LDS church President Thomas S. Monson dies at age 90

SALT LAKE CITY — President of the Church of Jesus Christ of Latter-day Saints, Thomas S. Monson, has died. He was 90.

LDS Church Director of Media Relations, Eric Hawkins, said Monson died at 10 p.m. Tuesday while surrounded by family at his home in Salt Lake City.

Hawkins said Monson died from "causes incident to age."

Monson was born in Salt Lake City on August 21, 1927.

His biographer, LDS author and historian Heidi Swinton, said "They didn't go in the delivery room in those days, but when his father went in to see the baby and the mom, she said to him, 'I have a young bishop for you.' And he likes to tell how that was just premonition, because 22 years later he was the bishop of the ward in which he grew up."

As a young man, he was known for offering charity and assistance to those around him.

"He had that ability to reach out and rescue somebody; to help somebody; to say, "I have something that will make a difference for you". It has become a moniker of his life," Swinton said.

President Monson attended West High School in Salt Lake City where he excelled in English and history, served as President of the Spanish Club and as a sergeant in the R.O.T.C.

In 1944, young Tom Monson's college plans were put on hold as he enlisted in the U.S. Naval Reserve and then attended basic training in San Diego in 1945.

After the end of World War II, he resumed his studies at the University of Utah and earned a degree in business.

Tom Monson’s first professional job was as an Assistant Classified Ad Manager for the Deseret News, where a young lady named Frances Beverly Johnson also worked. On October 7th of 1948, she and Tom married in the Salt Lake L.D.S. Temple.

As a bishop, Monson was known for his personal relationships with each member of his congregation. At Christmas each year, he would deliver a chicken to all 86 widows. He continued the tradition until the last one passed away.

Frances gave birth to their son, Tom, in 1951, and daughter Ann, in 1954.

More church callings followed. While serving in a Stake Presidency, his professional career grew as well. He became the Assistant General Manager of the Deseret News Press.

In 1959, Thomas S. Monson was called to preside over the Canada Toronto Mission. His son Clark was born that year, in Canada.

On October 3rd, 1963, then-Church President David O. McKay called President Monson to the Quorum of Twelve Apostles.

During his years as an apostle, Elder Monson helped shape missionary programs of the church around the world.

In 1968, he became the first LDS church official to visit Latter-day Saints in East Germany.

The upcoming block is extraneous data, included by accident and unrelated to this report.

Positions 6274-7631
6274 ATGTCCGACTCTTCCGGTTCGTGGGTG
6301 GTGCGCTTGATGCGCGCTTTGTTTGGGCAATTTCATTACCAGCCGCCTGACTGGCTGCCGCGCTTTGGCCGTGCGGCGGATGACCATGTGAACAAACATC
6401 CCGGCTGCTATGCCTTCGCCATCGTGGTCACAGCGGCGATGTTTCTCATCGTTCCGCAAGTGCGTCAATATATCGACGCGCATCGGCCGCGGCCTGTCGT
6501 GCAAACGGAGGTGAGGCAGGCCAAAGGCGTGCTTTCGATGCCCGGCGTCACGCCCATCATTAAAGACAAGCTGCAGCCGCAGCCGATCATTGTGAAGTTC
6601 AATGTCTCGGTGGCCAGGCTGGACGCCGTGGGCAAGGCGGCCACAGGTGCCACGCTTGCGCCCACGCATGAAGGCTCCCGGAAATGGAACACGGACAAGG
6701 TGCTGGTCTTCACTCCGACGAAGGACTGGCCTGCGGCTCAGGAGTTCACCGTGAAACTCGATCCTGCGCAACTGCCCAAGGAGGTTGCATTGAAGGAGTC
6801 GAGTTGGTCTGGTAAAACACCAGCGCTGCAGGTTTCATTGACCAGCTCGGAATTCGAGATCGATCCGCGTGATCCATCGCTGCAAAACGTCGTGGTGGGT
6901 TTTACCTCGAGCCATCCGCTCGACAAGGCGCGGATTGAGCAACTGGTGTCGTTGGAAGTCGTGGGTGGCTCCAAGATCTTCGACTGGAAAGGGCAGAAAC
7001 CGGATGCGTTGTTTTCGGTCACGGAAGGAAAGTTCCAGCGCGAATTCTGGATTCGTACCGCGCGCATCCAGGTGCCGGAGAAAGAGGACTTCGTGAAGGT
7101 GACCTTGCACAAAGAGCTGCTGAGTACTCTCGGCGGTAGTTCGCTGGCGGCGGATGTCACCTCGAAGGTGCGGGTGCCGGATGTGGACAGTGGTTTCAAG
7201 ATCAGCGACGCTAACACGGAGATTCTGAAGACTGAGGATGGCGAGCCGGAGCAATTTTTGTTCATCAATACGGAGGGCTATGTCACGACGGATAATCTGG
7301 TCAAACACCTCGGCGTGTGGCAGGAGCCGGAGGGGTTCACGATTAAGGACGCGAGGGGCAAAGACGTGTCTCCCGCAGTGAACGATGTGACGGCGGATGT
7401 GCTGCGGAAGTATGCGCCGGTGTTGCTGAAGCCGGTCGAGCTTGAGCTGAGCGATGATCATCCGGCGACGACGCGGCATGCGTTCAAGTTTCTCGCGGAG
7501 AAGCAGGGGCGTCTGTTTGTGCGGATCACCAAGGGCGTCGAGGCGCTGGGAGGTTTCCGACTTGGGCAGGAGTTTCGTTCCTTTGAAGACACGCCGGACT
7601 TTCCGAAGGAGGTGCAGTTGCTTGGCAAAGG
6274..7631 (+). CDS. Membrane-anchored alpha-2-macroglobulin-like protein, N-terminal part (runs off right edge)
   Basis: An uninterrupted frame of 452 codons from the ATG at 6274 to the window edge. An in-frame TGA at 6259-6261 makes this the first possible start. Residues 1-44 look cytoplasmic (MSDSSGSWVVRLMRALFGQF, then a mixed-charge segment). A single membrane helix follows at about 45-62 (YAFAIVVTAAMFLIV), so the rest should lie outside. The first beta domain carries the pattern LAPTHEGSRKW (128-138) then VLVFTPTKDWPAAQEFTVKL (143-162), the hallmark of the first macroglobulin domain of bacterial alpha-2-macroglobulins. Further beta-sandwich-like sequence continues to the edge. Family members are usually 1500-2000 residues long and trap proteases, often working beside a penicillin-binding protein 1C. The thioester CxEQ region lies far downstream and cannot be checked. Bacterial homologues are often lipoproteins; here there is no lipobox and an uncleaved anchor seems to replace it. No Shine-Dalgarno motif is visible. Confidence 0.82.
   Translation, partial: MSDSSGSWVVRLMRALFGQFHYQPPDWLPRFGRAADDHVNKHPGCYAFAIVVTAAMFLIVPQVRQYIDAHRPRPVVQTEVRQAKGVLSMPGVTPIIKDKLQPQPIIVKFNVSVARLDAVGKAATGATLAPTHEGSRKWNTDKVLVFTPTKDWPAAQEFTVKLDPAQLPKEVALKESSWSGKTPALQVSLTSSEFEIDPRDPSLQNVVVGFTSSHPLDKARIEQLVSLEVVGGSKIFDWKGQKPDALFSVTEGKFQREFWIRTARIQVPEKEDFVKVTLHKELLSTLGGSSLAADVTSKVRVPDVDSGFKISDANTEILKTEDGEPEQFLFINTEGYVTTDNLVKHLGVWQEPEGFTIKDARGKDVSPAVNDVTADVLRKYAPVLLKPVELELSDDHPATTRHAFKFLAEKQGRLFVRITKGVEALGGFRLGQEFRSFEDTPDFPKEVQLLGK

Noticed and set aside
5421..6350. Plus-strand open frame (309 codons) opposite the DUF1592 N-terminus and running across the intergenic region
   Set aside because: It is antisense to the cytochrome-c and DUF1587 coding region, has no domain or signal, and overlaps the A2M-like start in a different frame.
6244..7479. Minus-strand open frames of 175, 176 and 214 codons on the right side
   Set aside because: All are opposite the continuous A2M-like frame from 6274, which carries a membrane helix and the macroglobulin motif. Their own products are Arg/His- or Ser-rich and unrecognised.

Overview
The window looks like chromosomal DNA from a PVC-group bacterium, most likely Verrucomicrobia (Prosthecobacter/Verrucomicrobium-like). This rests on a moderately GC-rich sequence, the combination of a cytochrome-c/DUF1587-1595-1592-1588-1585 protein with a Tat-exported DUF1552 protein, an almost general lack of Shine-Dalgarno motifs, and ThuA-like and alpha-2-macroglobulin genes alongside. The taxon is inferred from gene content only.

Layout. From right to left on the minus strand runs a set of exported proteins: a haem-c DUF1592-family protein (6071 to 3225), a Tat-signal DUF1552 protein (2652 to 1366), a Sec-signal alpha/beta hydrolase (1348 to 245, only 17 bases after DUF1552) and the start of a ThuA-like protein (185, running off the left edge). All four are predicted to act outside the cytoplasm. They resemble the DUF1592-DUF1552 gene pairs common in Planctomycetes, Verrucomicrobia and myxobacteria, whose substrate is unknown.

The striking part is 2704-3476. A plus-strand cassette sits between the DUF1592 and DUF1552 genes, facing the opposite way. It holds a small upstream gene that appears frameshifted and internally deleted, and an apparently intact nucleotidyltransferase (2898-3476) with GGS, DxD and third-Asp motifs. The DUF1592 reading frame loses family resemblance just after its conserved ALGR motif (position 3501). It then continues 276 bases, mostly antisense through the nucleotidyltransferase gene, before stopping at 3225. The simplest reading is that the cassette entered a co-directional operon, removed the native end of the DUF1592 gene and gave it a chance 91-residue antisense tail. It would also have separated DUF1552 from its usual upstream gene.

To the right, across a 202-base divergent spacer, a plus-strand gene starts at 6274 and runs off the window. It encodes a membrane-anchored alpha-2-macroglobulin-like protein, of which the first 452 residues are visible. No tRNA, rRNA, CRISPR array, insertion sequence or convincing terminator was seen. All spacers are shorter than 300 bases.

"Tensions were high. Trust and understanding did not exist," Elder Monson once reflected, adding "the spirit of the Lord came over me, and I spoke words that came not from my lips. I said to the people that evening, "I promise you, in the name of the Lord Jesus Christ, that if you are true and faithful, every blessing that any member of the church enjoys in any other land, will be yours."

Dedicated in 1985 in what was then the German Democratic Republic, the Freiberg Germany Temple, was the first LDS temple in a communist state.

On November 10, 1985, Elder Monson was called to serve as Second Counselor to President Ezra Taft Benson. In 1994, he served in the same position for President Howard W. Hunter, and in 1995, served as First Counselor to President Gordon B. Hinckley.

Following President Hinckley's death in 2008, President Monson was called as the 16th President of the Church of Jesus Christ of Latter-day Saints.

During his time as President, Thomas S. Monson announced the construction of more than 40 new LDS temples around the world.

When President Monson was born, there were fewer than 650,000 church members around the world. When he became Church President, there were more than 13 million members worldwide.

President Monson and his Counselors met with U.S. President George W. Bush on May 29, 2008, in Salt Lake City. He also met with President Barack Obama in the Oval Office at the White House on July 20, 2009, where he presented President Obama with five volumes of his personal family history.

President Monson did not meet with President Obama during his visit to Utah in April 2015. A church spokesperson indicated President Monson needed to preserve his strength for General Conference the following weekend.

In recent years, a decline in President Monson's health became noticeable. Two years ago, Church spokesperson Eric Hawkins released this statement:

"He comes to the office every day, attends all First Presidency and committee meetings, leads the discussion and makes decisions. The workload of the First Presidency is up to date. President Monson has always been private about his health, but appreciates the prayers and sustaining support of church members, as do all of the First Presidency and the Twelve."

But his conference talks became shorter, and he was absent for two of the sessions of the General Conference in October 2017.

President Monson's wife Francis preceded him in death, in May of 2013.

Funeral arrangments have not yet been announced.